The hierarchy of grief is a real thing – and it makes people very uncomfortable.
At this time two year ago, I was reeling from the death of my friend and long-time editor. She’s been on my mind so much through the last year, especially with my new book coming out. She was such a big part of my life in the years after Matt died. We spent a lot of time discussing writing, grief, illness, and how much words matter. I miss my friend.
I am on the periphery of the collective grief around her death. We were good friends. I miss her terribly. It’s also true that my daily life didn’t really change after her death. Her husband and son, her parents and family members, the friends who were with her every single day as she tried to get well again – for them, the hole she left is constant.
My grief isn’t like theirs.
This is such delicate territory. When we talk about the hierarchy of grief, lots of people feel defensive. It turns into an emotional battleground – which person is most affected by death? Whose pain is worse? We have such a gag order on talking about grief and loss, everyone has a backlog. We read everything as a declaration that our grief isn’t valid.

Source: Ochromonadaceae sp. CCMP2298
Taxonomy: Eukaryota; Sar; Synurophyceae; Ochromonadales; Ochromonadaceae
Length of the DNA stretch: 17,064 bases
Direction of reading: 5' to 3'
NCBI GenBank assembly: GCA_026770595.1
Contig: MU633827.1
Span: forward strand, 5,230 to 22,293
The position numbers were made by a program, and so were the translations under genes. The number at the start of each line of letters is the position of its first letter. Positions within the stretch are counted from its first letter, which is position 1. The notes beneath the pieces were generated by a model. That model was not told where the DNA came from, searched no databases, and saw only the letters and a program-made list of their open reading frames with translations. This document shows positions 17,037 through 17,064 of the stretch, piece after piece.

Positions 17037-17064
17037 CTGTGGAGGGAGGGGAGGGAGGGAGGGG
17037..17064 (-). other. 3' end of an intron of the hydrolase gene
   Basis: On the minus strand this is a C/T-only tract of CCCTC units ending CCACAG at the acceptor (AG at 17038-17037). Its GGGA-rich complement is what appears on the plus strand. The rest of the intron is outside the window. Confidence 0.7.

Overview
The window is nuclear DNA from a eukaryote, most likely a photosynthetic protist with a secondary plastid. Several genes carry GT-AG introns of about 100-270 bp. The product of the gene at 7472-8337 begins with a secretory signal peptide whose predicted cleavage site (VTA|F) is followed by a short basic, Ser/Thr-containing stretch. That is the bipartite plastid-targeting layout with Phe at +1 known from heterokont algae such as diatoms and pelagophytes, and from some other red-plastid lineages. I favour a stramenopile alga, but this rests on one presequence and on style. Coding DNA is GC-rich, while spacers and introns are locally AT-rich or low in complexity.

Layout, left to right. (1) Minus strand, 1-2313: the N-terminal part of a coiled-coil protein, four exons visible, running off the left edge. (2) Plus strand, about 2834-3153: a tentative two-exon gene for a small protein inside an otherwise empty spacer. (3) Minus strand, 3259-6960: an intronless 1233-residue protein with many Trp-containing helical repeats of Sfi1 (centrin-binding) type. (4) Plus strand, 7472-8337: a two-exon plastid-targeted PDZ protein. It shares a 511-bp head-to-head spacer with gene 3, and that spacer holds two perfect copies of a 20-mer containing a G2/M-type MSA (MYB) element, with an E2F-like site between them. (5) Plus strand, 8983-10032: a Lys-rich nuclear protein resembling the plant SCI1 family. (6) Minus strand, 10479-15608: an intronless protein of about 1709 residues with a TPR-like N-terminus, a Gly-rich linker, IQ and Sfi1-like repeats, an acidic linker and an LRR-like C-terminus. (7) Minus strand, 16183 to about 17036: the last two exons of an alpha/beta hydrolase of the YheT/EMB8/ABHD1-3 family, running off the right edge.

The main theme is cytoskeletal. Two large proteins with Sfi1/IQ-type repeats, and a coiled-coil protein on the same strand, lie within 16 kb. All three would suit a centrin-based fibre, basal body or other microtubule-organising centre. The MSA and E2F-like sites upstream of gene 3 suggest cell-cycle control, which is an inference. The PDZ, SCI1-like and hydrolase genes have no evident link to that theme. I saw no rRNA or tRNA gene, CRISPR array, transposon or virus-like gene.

I think it’s okay to talk about grief being different for different people. I think it’s okay to say that my grief is real and valid and gets to exist without being questioned, at the same time I know that my loss is not the same as my friend’s husband’s, nor their child’s. That some are more affected than others doesn’t need to disqualify grief for those on the periphery.
All of this reminds me of a post I wrote awhile back, when wildfires were burning throughout Oregon: for some, the death of one person changes the entire world, entirely and permanently. For others, that death changes the world in some ways, inhibits their daily actions for a time, leaves holes in parts of life. Everything versus some-things. Not better, not worse, but absolutely different.
I can miss my friend. I can wish with everything I have that she was still here. And I can go back to my daily life, carrying her differently than others might, at this close of the second year of grief.
It’s not a contest, it’s the truth: sometimes we are the epicenter, and sometimes we are further afield, where waves wash up on shore more gently, more occasionally. Still waves. Just… different.
How about you? Have you experienced a grief-hierarchy? Have you been on either end of this spectrum: at the direct center of loss, where not one part of life is untouched, and been confused or annoyed at other peoples’ grief? Have you been outside of the center and felt excluded or dismissed? Let us know in the comments